News Feature

The Island & The Peninsula
Originally published in Castine Patriot, March 26, 2020 and Island Ad-Vantages, March 26, 2020 and The Weekly Packet, March 26, 2020
Pandemic expected to cause economic slowdown
But there are still some bright spots

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Curb side pick up

Local stores, such as Hammond Lumber in Blue Hill, are offering different ways to get their products.

Photo by Anne Berleant Order prints of selected PBP photos.

by Leslie Landrigan

Anticipating a big loss of jobs and a slowdown in commerce, governments and banks are taking steps to ease the financial pain they expect will result from the COVID-19 pandemic.

Businesses that depend on tourism are already taking a hit from the closure of restaurants and bars and the state ban on gatherings of 10 or more people.

The closing of casinos and cruise ships has hurt the demand for lobster. That’s a big problem for the peninsula and island. Stonington, for example, estimates in its Comprehensive Plan that lobster fishing generates three out of every four dollars of income produced in the town.

“It’s going to be a big economic slowdown,” said Stonington Selectman Evelyn Duncan at a selectmen’s meeting on March 16.

“There are no markets for the product”

Prices for seafood have plummeted as much as 75 percent, Gov. Janet Mills wrote in a letter to President Trump on March 20. “There are no markets for the product already in inventory,” she wrote.

Wholesale lobster prices have dropped to between $3.60 in Stonington and $1.50 in eastern Maine, said Paul Anderson, executive director of Maine Center for Coastal Fisheries.

Mills asked the president to help Maine’s fishermen with direct financial aid, subsidies and loan forgiveness or deferral.

Anderson noted that Maine’s Department of Marine Resources decided to not enforce the wet storage rule, which allows fishermen to leave their gear alone longer. That way, they can pull the traps when they feel like it or when the conditions are right.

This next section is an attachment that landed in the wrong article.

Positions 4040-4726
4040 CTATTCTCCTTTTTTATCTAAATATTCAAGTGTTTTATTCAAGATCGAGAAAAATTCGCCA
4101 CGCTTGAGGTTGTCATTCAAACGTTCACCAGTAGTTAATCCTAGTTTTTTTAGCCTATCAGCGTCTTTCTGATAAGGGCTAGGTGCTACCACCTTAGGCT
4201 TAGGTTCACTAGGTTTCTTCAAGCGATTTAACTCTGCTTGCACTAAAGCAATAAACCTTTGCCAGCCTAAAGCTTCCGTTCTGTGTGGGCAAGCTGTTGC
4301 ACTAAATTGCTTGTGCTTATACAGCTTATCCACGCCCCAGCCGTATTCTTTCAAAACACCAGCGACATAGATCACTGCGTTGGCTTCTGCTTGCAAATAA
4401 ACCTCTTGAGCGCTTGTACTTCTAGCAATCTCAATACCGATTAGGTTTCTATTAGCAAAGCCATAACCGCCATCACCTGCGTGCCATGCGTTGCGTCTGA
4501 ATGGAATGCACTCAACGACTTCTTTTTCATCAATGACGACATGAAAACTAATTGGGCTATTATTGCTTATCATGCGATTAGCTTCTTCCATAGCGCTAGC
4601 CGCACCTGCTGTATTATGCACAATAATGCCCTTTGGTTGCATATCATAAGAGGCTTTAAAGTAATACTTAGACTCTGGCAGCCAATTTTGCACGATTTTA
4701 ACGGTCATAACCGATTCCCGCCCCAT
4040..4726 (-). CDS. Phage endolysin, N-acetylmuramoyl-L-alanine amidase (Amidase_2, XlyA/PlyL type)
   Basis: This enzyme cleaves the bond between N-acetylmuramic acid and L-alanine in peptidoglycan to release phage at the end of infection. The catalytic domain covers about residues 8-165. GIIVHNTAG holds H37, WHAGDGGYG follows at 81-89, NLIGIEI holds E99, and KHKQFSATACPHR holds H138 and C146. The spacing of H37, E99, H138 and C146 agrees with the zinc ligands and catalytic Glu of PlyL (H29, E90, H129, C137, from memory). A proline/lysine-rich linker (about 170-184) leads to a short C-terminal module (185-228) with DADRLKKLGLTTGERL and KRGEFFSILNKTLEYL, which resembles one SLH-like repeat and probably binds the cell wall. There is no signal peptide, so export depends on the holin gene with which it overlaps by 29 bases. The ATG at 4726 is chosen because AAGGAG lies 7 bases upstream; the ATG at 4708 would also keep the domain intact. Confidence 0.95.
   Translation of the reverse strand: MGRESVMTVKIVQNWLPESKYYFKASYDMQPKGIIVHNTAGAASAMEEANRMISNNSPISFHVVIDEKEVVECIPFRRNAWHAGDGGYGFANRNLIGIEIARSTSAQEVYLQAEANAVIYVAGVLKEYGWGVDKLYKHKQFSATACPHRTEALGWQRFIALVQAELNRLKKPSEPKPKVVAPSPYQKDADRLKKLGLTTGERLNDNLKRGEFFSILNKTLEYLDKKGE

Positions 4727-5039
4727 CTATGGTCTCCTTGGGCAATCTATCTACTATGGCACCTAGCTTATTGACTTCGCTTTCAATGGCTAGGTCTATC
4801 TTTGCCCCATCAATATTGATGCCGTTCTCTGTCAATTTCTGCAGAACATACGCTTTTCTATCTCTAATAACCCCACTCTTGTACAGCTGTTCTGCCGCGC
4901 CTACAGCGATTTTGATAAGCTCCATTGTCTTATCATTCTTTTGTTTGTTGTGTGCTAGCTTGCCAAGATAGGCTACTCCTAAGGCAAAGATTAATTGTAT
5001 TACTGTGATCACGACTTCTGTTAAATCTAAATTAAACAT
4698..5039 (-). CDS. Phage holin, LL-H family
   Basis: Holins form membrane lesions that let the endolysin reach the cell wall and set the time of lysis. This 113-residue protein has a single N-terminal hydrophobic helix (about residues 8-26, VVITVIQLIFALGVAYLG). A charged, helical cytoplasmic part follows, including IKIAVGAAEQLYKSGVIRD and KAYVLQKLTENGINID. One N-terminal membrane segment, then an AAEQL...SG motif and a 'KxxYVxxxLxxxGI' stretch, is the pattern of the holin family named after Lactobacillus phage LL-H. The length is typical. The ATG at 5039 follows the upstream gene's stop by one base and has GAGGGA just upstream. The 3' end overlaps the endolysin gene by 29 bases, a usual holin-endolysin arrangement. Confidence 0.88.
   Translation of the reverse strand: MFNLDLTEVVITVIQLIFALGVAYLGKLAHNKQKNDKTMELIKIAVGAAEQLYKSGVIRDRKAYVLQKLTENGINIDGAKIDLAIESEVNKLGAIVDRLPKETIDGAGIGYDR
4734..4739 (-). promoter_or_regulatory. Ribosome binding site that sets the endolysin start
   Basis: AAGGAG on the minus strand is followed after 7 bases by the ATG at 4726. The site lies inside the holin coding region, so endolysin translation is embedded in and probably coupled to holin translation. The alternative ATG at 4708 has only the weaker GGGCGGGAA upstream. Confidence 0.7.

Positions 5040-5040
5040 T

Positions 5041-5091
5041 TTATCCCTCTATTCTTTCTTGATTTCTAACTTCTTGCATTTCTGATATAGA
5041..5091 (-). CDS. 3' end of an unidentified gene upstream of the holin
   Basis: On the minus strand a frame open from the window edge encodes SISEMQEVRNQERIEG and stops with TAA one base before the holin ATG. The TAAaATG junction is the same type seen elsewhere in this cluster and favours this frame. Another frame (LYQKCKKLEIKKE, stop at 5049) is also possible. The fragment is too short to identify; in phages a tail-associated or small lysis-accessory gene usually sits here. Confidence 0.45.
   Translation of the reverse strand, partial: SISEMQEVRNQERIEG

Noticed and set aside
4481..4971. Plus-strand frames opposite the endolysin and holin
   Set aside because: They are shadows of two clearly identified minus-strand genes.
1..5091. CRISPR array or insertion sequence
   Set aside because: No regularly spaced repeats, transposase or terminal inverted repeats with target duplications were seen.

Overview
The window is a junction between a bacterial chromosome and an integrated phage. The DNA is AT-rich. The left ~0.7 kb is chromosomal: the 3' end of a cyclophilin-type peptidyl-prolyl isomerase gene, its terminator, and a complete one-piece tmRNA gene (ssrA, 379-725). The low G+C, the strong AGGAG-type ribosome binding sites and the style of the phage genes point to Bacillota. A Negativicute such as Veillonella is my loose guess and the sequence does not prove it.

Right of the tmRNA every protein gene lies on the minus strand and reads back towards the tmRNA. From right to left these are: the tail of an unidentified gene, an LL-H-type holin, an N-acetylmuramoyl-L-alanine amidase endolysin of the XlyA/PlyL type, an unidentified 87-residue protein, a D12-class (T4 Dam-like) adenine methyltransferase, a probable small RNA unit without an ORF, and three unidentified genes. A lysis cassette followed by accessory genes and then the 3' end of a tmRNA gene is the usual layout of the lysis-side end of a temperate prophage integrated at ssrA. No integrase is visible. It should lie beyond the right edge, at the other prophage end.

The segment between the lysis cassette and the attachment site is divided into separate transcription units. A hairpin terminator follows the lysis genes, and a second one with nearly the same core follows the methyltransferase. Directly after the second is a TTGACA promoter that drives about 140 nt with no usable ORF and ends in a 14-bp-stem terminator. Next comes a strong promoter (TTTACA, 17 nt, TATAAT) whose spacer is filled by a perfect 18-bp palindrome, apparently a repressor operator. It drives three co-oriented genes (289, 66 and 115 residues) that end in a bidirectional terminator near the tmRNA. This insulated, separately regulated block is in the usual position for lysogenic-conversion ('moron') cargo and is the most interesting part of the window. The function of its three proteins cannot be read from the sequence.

But that doesn’t help elver fishermen, since the DMR closed the elver fishery, which had been scheduled to open March 22. It isn’t possible to socially distance in parts of the elver fishery, DMR Commissioner Patrick Kelliher said in a press release.

Spending is up

While fishing and fishing-related businesses have slowed, some businesses are seeing an uptick in activity because of the COVID-19 outbreak.

At the Island Employee Cooperative’s Burnt Cove Market, people are spending much more per visit, said Les Weed, IEC chief financial officer.

At the IEC, the average sale per person this time of year is about $23 or $24, even in the summertime it doesn’t get over $30. Last week, Weed said, it was $37.

The challenge for essential retail businesses such as grocery stores and pharmacies is to keep employees healthy and the product coming in, he said.

The summer season

Many Blue Hill businesses are rightly concerned about what the pandemic might do to the important summer season, said Chrissy Beardsley Allen, president of the Blue Hill Peninsula Chamber of Commerce.

People have canceled some May reservations at inns and cottages around the peninsula and islands, but few are canceling for July and August, according to anecdotal evidence.

In Stonington and Deer Isle, the Island Agency has had a few cancellations for rental cottages, said owner Morgan Eaton.

“The silver lining is that the busiest part of our rental season and real estate season is months away,” Eaton wrote in an email. “We’re encouraging tenants to keep their reservations.”

Another silver lining to the pandemic: Buyers who’ve already looked at properties feel more strongly about wanting to move to Maine, Eaton said.

And the Federal Reserve’s emergency interest rate cut to 0 to 0.25 percent on March 15 is especially motivating year-round buyers, Eaton said. “Second home and investment buyers are also still in the market,” she said.

Banks ease up

To ease the financial pressure on people who lost their jobs, Camden National Bank announced last week it will waive late fees on loan payments for up to 90 days. The bank will also waive penalties for early CD withdrawals. And for business customers, Camden National is offering other payment relief plans as well as help with government-sponsored financial support.

Also last week, Bangor Savings Bank announced a program to defer repayment of mortgages, home equity loans or credit lines for customers affected by the pandemic.

The Finance Authority of Maine (FAME) is offering short-term help for people and businesses who need cash because of the pandemic. Interest-free loans are available for employees, sole proprietors, 1099 workers or anyone who loses income as a result of the coronavirus outbreak. FAME also offers bridge loans to affected businesses until Small Business Administration disaster loan funding is available. People and businesses can access these loans through their lenders.

The Deer Isle-Stonington Chamber of Commerce is advising its members to document everything. “With all the money being spent or losses occurring due to the pandemic, businesses should carefully record what funds are being spent or lost and how it is related to the disaster,” the chamber wrote in an email to members. “From the federal government perspective, if something isn’t documented it did not happen.”